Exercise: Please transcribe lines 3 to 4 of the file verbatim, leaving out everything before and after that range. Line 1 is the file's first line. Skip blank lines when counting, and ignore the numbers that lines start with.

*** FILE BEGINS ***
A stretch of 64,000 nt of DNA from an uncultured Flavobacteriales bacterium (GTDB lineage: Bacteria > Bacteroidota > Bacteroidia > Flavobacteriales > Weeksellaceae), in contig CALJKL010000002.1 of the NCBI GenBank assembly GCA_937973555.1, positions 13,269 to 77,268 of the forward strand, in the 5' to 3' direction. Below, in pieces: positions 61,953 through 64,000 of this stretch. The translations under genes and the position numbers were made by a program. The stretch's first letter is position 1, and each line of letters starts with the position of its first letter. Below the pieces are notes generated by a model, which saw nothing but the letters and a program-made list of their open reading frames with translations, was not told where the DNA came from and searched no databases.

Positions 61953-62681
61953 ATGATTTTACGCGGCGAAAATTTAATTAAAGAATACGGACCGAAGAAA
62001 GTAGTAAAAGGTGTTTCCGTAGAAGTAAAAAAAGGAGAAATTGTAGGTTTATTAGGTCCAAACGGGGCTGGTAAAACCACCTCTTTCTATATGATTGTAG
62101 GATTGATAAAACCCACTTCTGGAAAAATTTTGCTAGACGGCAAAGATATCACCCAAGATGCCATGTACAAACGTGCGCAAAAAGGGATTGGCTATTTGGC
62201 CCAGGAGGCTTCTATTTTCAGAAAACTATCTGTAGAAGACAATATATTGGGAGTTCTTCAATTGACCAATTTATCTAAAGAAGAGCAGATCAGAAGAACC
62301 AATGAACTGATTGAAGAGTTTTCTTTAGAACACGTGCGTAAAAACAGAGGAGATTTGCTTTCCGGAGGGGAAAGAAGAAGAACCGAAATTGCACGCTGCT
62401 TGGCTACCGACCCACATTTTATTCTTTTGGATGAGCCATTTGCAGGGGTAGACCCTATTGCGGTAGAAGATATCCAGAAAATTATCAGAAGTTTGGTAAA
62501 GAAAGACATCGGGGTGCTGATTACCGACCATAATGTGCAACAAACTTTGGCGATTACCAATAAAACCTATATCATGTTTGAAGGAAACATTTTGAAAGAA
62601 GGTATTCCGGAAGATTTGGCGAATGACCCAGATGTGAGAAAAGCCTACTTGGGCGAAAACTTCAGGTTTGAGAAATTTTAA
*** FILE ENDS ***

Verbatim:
61953 ATGATTTTACGCGGCGAAAATTTAATTAAAGAATACGGACCGAAGAAA
62001 GTAGTAAAAGGTGTTTCCGTAGAAGTAAAAAAAGGAGAAATTGTAGGTTTATTAGGTCCAAACGGGGCTGGTAAAACCACCTCTTTCTATATGATTGTAG